Architect Jefferson Browne says “awesome” a lot when discussing Space Crab, a treehouse he built for Camp Southern Ground in Peachtree City, Georgia. One look at the 1,000-square-foot domed space reveals why. The structure—a cross between a spaceship and a horseshoe crab—is a stunning addition to the camp, which is devoted to the educational and emotional growth of children, especially those with disabilities.
Originally envisioned as a 300-square-foot retreat, the treehouse grew in response to calls for “maximum acces-sibility and a barrier-free experience of the outdoors,” says Browne. To that end, the structure’s entrance features two 9-foot-high, nearly 10-foot-wide doorways from C.R. Laurence’s S80 Series Monterey bifold glass wall system. The black-frame doors, which tuck into exterior nooks, offer an expansive view of the surrounding woods, creating a seamless indoor/outdoor connection to the 300-square-foot deck. The doors also facilitate access to the uncovered ADA-compliant ramp that winds from the deck to ground level, at 14 feet below.
Monterey’s top-hung doors and flush threshold, as well as the doors’ ability to disappear, proved essential to the treehouse’s final design. To allow for the largest capacity possible, “we needed to ensure the doors cleared an exterior cantilevered roof beam,” says Browne. So they did. The structure can now accommodate a group of 49 when its entryways are fully open.
The camp currently welcomes children in the fall on a weekend-only basis; the plan is to expand to weeklong summer sessions by 2018. The treehouse, however, is already providing a regular gathering place for adults, whether they’re attending corporate events or training sessions for veterans wrestling with posttraumatic stress disorder. It’s a peaceful, airy retreat for all that is, in a word, awesome.
Tubelite’s glass storefront and framing products—its 400 Series curtain wall among them—helped architectural firms HOK and TowerPinkster flood the Gull Road Justice Complex in Kalamazoo, Michigan, with soothing natural light.
Rooftop clerestories allow sunlight to flow into the courtrooms.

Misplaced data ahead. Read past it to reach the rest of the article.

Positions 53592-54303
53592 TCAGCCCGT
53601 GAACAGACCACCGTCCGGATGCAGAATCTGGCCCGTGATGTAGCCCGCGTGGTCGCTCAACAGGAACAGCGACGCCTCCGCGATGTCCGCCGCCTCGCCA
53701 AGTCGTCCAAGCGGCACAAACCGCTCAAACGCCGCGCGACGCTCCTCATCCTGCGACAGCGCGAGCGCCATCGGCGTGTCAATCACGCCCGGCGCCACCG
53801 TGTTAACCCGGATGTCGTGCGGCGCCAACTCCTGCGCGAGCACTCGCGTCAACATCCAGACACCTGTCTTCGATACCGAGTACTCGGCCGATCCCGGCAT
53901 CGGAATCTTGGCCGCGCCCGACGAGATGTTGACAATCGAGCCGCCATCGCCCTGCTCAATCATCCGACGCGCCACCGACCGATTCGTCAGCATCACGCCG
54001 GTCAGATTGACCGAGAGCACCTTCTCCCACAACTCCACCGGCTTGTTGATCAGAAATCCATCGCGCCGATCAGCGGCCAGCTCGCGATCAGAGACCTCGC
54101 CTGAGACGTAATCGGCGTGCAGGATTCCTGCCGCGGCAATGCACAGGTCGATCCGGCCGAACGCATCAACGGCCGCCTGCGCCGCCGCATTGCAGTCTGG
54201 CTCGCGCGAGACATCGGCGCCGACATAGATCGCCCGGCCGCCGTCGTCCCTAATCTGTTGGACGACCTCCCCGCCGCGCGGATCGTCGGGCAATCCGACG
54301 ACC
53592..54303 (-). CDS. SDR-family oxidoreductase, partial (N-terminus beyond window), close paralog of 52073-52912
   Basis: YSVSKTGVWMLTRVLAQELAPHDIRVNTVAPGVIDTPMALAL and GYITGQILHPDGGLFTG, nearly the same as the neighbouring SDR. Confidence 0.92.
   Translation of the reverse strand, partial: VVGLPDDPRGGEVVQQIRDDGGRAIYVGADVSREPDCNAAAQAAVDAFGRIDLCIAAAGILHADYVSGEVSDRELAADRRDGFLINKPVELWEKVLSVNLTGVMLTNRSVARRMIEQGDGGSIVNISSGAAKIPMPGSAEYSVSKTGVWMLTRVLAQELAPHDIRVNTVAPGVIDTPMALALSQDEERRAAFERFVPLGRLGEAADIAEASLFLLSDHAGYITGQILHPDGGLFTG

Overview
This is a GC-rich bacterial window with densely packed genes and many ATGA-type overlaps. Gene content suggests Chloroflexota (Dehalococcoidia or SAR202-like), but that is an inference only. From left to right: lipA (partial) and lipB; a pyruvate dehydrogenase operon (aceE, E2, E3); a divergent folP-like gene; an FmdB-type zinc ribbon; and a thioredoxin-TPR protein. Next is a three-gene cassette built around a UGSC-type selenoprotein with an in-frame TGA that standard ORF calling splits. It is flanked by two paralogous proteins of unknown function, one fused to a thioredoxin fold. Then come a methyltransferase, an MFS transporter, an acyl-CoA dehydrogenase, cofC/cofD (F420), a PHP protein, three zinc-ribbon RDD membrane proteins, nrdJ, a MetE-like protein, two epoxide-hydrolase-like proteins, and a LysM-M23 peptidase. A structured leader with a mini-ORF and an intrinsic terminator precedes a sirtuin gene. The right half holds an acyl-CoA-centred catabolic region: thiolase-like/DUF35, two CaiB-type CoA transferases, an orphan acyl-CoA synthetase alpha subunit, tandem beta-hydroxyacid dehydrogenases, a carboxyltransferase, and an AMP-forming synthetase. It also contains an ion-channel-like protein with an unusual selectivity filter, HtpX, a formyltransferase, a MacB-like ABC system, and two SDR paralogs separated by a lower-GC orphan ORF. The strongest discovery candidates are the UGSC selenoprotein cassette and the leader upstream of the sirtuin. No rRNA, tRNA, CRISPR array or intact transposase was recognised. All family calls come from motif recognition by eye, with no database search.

Photos courtesy Tubelite
Because legal proceedings frequently induce stress, designers of court buildings strive to soothe visitors’ agitated minds through a variety of architectural and interior solutions. For HOK and Michigan-based TowerPinkster, that strategy translated into letting natural light—and plenty of it—into the pair’s Gull Road Justice Complex in Kalamazoo, Michigan.
To achieve their aim, the firms opted to make the north face of the low-slung, 81,200-square-foot building, which houses the county’s family courts, almost entirely glass. The structure’s strategically placed rooftop clerestories also bring illumination deep into the structure, courtrooms included. “The concept was to put public and hearing-room entries along that facade,” says Jason Novotny, director of design at TowerPinkster. That way, he continues, instead of being a dark, double-loaded space, the corridor along the facade “would be filled with diffuse light.”
The firm turned to Tubelite when it came to the requisite transparency and security, specifying more than 14,000 square feet of storefront, framing, and other products. The manufacturer’s 400 Series curtain wall, in particular, helped the team realize its design vision, in which the north facade was composed of a series of differently sized rectangles and squares.
Aside from letting the sunshine in, these varied glass shapes mitigate the imposing presence that court buildings traditionally possess. “Since this was a family court,” TowerPinkster’s Novotny explains, “we wanted to get away from [the usual] daunting hierarchy and provide a softer feel and a sense of clarity and individuality.” You’ll find no objection here. —BA